The defense budget of the United States of America is nearly $20 billion more than the next 13 nation’s budgets combined. To put this monstrous number in a different perspective, the yearly defense budget is only 22 times less than our country’s entire national debt. But, while these numbers speak rather loudly, they do not answer the most important questions: “Why is this huge funding necessary?” and “Where does this money go?”
It seems that the general answer to the first question is, “fear.” There is little more of an explanation as to why our budget must be at least six times greater than that of China, a country four times larger than the United States in regard to population. While it is important to note that a secure defense is a necessity for a nation as powerful and as large as ours, it is equally necessary to realize that “secure” does not mean “excessive.”
If we know “why,” it becomes important to question exactly “where” this money goes. Even high-ranked officers in the United States Army have an average income that floats around $30 thousand. While this number does not include benefits, it is still striking to see that the most integral part of our country’s military is paid so poorly in comparison to other professions.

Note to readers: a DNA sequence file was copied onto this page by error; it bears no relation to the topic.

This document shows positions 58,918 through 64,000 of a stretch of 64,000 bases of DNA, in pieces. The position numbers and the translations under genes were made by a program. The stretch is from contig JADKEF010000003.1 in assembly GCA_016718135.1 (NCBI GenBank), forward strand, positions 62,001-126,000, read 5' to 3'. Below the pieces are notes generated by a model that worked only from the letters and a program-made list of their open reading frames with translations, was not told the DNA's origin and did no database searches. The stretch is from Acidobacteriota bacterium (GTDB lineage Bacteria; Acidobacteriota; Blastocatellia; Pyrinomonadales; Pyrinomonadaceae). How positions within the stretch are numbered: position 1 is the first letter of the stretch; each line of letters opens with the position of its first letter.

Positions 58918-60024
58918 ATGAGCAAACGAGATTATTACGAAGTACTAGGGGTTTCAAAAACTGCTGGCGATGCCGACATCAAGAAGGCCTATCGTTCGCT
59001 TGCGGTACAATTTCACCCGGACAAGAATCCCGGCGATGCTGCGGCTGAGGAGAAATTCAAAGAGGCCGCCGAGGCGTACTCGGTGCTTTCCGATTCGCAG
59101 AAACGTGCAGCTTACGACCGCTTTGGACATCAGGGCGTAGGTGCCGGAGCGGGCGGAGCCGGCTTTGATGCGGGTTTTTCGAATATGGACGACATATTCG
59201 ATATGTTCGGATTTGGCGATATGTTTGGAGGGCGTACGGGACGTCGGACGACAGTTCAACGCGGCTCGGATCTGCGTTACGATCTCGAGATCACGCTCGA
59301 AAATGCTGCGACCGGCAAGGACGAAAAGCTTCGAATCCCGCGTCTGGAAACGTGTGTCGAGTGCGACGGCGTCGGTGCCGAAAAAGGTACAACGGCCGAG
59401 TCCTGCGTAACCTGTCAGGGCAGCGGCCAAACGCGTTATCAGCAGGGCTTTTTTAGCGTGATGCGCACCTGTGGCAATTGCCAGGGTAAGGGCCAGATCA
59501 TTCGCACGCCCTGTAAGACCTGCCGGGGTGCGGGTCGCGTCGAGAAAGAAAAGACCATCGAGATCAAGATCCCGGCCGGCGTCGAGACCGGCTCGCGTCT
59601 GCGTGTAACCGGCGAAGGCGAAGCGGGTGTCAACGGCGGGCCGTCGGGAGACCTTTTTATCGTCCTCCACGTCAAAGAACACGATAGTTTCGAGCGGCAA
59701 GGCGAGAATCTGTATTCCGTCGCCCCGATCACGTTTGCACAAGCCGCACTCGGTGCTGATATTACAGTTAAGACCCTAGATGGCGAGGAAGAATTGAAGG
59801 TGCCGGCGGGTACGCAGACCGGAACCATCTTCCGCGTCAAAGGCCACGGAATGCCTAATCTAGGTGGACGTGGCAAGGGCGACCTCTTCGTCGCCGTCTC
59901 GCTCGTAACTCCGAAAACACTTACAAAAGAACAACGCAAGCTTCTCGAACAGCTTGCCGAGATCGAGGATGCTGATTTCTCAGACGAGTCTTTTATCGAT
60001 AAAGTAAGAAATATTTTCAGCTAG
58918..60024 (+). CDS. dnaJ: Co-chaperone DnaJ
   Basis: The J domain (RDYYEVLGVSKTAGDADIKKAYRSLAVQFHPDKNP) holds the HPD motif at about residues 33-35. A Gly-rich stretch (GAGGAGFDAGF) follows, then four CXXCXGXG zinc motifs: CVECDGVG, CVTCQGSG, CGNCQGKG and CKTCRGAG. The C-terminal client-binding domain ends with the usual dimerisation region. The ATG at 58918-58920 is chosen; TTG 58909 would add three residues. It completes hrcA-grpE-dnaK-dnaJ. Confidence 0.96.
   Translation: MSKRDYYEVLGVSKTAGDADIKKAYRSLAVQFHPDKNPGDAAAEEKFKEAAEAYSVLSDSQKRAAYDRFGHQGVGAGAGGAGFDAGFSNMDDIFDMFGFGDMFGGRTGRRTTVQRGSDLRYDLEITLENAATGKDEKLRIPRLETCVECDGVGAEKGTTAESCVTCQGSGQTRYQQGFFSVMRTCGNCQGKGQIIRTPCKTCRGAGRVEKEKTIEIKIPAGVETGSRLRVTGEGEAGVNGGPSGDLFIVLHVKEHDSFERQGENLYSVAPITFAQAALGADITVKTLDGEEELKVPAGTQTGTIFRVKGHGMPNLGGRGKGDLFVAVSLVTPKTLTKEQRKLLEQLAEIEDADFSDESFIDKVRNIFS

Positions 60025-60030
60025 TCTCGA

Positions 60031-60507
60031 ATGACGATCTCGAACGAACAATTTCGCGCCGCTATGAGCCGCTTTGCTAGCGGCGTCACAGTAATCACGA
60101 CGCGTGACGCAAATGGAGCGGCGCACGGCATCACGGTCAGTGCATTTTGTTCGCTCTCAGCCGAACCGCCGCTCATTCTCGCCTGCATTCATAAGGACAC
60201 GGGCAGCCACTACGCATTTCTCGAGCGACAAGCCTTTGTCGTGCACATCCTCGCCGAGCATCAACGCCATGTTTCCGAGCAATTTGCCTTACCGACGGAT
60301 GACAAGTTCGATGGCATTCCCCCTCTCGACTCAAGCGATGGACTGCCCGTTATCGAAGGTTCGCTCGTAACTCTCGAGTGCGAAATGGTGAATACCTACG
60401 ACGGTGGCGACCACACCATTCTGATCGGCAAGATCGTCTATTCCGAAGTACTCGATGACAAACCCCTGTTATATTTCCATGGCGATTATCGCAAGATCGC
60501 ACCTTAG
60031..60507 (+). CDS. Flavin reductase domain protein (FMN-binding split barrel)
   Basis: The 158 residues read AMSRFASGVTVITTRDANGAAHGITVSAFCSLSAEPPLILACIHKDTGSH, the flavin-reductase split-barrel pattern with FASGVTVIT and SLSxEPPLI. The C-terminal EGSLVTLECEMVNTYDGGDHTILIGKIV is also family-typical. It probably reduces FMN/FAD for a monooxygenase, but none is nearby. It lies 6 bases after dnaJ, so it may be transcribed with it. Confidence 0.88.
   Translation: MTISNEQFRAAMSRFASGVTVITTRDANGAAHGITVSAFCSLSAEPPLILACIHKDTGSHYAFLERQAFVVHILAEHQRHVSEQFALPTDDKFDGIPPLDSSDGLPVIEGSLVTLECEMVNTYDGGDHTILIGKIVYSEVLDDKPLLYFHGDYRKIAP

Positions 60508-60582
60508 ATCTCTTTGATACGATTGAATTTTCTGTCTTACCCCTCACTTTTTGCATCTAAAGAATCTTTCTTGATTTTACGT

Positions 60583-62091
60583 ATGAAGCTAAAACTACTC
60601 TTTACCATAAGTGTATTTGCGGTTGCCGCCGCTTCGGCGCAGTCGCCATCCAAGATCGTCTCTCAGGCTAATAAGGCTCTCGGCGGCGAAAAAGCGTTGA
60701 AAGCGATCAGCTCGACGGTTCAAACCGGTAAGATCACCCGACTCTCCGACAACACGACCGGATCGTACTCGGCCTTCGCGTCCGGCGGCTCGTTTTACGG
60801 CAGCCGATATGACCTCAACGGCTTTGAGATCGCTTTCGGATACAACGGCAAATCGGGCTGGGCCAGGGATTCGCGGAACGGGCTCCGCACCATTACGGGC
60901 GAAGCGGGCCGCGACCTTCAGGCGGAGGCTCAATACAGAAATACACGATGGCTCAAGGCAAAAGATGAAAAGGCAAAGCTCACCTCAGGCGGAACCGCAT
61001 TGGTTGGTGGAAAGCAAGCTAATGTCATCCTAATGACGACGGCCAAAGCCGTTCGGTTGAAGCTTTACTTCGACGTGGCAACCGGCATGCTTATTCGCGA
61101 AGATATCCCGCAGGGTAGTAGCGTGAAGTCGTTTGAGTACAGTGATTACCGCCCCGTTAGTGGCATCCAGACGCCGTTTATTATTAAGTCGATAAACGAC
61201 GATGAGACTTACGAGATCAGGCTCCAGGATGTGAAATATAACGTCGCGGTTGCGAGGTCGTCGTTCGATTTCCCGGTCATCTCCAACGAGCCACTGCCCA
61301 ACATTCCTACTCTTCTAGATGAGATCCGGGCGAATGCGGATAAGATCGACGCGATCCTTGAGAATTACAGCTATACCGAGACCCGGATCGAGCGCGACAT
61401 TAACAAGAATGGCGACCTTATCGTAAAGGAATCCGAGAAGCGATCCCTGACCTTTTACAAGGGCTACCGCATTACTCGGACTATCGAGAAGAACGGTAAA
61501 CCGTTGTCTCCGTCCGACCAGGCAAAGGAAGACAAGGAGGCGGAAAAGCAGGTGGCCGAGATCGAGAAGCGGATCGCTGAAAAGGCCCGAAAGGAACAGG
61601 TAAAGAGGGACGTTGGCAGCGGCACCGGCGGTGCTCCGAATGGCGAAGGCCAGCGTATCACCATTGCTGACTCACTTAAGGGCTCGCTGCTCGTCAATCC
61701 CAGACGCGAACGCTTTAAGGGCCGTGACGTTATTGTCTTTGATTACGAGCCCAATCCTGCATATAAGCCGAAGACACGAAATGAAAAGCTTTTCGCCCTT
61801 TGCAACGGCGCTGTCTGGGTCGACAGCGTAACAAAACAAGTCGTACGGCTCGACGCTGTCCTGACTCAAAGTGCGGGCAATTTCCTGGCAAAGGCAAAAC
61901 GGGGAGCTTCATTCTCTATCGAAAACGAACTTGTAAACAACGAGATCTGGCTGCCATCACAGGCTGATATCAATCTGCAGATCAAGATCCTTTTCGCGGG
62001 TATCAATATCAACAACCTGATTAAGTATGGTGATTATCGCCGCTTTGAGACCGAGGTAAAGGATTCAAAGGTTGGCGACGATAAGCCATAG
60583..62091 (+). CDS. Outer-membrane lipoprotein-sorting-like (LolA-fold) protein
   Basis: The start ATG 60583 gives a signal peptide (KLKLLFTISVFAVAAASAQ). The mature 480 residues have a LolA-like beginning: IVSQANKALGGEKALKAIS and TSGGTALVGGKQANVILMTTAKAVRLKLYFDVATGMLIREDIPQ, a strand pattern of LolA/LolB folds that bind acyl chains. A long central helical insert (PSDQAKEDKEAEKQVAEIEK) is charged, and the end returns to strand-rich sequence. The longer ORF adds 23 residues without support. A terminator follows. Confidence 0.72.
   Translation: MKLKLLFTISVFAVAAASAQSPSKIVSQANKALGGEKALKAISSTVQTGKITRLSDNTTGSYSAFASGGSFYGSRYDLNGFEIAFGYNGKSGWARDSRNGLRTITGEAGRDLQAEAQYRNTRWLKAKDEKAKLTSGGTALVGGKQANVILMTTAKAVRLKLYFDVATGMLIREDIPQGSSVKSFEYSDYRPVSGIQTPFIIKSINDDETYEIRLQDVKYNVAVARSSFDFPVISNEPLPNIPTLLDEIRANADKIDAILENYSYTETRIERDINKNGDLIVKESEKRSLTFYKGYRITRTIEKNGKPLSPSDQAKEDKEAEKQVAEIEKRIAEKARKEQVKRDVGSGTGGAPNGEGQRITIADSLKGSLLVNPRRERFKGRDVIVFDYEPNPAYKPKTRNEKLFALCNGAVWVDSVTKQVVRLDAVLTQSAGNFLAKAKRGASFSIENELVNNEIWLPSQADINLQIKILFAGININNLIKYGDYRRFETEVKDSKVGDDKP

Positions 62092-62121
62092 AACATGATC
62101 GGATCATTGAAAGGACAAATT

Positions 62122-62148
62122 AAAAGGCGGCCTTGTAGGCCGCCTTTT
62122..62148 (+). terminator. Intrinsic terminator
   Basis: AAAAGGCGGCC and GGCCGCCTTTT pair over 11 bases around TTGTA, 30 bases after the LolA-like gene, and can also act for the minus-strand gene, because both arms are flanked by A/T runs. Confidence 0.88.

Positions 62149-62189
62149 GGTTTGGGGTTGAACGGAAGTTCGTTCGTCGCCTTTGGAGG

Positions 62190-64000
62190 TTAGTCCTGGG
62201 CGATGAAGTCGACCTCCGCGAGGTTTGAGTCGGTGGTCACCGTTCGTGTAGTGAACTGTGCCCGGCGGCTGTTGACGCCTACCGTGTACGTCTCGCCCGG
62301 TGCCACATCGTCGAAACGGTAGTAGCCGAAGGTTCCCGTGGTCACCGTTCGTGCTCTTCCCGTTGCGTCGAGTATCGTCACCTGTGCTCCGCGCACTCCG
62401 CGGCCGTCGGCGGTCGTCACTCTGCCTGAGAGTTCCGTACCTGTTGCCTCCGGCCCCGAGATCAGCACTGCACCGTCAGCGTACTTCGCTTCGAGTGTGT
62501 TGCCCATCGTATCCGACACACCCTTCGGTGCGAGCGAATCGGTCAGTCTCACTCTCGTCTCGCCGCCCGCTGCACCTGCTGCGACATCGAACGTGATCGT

It would be normal to imagine that, with a budget of over $700 billion, the soldier would be the beneficiary of this incredible monetary investment. However, and unfortunately, this is not the case. Instead, the funding is funneled into excessive homeland security projects, the construction of more and seemingly unnecessary weapons, ships, planes, etc., and the salaries of those who may not be the average “working man” of the military.
So, then, if we insist on spending such a vast amount on defense, why don’t we, perhaps, change how we allocate the funds? Instead of constructing missiles and hiring out contractors in the Middle East, why don’t we put the money back into the hands of the hardworking men and women who weather the hardships of war? As a country, we put so much weight on our safety, yet we allow money to be frivolously spent in areas that focus little on job creation and retention. The defense budget, then, either needs to be downsized, or the funds must be reallocated in a way that truly serves our country’s interest and the interest of those who serve our country.